There really aren't too many doom metal albums that manage to be as diverse as Salvation while still maintaining a consistent atmosphere, so I'll highly recommend this one to fans of the genre. An engaging and beautiful experience from start to finish, Salvation is an amazing record that marks one of the musical highlights of early 2013. Great work, gentlemen!

Report this review (#902854)
Posted Wednesday, January 30, 2013 | Review Permalink
kev rowland
Honorary Reviewer
4 stars This is the fourth album from this Yorkshire band, but is the first one that I have come across. I see from the biog that they have supported My Dying Bride among others and the label itself have termed them as 'Doom'. While they have the melancholia of that style of music, that is about it as there are times when the easily the most prominent aspect of their music are Matt's Lawson's incredible vocals. Yes there are times when the music slows down and the riffs crunch out, but they can quite easily lead into gently picked chords that are almost acoustic in their approach. The album is only five songs long, but with just one of these under ten minutes in length this is something that actually requires listening to. It isn't possible to just put this on in the background as there are loads of nuances that only come to light when the listener is playing close attention.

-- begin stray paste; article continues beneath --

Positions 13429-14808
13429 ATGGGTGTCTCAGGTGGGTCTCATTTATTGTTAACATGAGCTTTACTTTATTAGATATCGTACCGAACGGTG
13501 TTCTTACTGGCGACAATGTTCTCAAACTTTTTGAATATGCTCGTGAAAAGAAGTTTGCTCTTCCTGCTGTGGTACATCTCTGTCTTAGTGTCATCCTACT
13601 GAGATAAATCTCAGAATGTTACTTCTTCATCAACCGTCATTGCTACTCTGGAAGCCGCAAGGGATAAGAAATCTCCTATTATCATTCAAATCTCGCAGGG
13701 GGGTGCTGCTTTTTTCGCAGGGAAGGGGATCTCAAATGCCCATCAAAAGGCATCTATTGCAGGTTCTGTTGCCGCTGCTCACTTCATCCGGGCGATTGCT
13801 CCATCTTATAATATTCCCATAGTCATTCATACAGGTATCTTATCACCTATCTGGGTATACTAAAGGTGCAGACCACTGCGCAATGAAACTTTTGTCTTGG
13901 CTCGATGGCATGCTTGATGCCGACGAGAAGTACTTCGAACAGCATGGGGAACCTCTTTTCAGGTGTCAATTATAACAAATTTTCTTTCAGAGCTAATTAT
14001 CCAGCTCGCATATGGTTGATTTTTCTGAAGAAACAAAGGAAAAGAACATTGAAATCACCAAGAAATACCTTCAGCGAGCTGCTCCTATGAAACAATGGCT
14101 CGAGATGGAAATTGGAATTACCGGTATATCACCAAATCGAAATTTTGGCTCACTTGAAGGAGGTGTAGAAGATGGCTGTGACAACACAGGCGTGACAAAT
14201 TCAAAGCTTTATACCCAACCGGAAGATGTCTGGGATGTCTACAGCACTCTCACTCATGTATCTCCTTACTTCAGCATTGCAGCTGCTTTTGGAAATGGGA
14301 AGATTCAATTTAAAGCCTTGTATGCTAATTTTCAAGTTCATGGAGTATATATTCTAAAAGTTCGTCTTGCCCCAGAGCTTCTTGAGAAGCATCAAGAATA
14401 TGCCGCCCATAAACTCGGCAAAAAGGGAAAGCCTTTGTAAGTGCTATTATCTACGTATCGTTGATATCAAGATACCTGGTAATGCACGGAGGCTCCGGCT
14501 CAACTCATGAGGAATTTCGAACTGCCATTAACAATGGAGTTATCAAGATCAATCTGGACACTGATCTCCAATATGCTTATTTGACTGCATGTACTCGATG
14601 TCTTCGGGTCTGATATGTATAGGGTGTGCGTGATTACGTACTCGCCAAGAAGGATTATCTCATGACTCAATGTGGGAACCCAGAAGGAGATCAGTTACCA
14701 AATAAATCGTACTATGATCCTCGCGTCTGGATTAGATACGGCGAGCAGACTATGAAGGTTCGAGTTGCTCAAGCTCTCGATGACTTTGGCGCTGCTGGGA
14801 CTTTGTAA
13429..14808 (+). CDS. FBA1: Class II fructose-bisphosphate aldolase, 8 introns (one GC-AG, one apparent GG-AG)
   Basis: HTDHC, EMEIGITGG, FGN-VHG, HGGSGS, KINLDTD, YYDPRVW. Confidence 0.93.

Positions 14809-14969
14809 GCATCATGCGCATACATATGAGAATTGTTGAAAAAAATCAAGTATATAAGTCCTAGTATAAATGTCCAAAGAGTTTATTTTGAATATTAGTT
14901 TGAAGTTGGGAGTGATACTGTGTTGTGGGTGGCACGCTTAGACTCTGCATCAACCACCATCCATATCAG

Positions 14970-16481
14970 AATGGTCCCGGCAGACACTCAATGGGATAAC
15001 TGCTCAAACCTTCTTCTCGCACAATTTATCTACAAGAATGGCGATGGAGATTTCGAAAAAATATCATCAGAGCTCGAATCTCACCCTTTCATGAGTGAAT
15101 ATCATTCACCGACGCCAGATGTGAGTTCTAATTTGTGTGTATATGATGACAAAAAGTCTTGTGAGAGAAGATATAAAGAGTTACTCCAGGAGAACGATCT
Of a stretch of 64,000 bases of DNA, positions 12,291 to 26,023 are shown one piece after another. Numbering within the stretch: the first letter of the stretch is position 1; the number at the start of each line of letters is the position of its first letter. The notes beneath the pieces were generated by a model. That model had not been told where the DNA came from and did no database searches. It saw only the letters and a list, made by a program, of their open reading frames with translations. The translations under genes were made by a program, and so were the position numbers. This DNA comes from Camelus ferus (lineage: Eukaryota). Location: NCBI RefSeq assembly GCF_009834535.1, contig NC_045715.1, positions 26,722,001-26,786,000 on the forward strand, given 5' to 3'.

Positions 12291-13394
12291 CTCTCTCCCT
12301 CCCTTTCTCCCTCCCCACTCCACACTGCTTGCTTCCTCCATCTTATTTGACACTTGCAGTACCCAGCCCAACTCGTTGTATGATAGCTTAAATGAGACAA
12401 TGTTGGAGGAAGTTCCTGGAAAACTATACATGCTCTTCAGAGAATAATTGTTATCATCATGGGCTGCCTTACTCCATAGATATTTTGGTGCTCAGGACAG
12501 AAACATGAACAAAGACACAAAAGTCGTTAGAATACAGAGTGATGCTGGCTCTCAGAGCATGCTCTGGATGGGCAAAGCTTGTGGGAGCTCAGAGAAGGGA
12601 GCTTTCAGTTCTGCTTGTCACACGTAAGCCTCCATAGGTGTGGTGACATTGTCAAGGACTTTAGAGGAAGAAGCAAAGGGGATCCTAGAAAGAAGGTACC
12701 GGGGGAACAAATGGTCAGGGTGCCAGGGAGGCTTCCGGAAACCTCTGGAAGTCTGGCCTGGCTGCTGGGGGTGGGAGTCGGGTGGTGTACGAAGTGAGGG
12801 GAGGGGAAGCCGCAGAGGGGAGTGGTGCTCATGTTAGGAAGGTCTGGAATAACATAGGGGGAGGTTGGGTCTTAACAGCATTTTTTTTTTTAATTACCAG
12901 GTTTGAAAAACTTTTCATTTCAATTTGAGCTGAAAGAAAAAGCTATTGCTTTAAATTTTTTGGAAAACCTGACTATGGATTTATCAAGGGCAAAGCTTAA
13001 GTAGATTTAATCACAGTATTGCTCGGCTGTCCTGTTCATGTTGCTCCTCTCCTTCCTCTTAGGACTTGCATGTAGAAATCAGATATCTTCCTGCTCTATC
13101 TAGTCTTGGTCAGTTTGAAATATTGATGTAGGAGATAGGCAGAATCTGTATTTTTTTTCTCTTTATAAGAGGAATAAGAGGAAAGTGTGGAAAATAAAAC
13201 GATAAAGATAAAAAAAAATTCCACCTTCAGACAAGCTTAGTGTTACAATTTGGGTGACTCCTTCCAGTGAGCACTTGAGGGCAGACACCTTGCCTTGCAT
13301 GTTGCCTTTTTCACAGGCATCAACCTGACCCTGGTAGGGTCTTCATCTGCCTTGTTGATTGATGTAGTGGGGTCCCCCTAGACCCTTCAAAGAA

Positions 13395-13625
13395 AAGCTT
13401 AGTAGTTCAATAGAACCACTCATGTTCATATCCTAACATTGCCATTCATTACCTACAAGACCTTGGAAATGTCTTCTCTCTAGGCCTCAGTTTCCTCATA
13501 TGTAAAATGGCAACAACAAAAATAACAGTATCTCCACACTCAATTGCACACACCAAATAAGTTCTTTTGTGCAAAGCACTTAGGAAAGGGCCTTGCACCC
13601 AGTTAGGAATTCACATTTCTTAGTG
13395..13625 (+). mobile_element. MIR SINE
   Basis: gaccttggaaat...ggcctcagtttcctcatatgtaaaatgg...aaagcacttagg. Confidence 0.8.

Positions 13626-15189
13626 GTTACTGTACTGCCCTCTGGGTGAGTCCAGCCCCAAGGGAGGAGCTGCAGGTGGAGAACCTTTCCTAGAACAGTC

The album was recorded at Priory studios in Sutton Coldfields, engineered by Greg Chandler (Esoteric) and mastered by James Plotkin (Khanate, Lotus Eater's etc). These guys deserve a special mention as it is the way that the sounds have been constructed that really make this stand out. I have long been a fan of MDB, but to my ears the apprentices may have surpassed the masters with this. This really is an incredible piece of work.

Report this review (#911555)
Posted Friday, February 8, 2013 | Review Permalink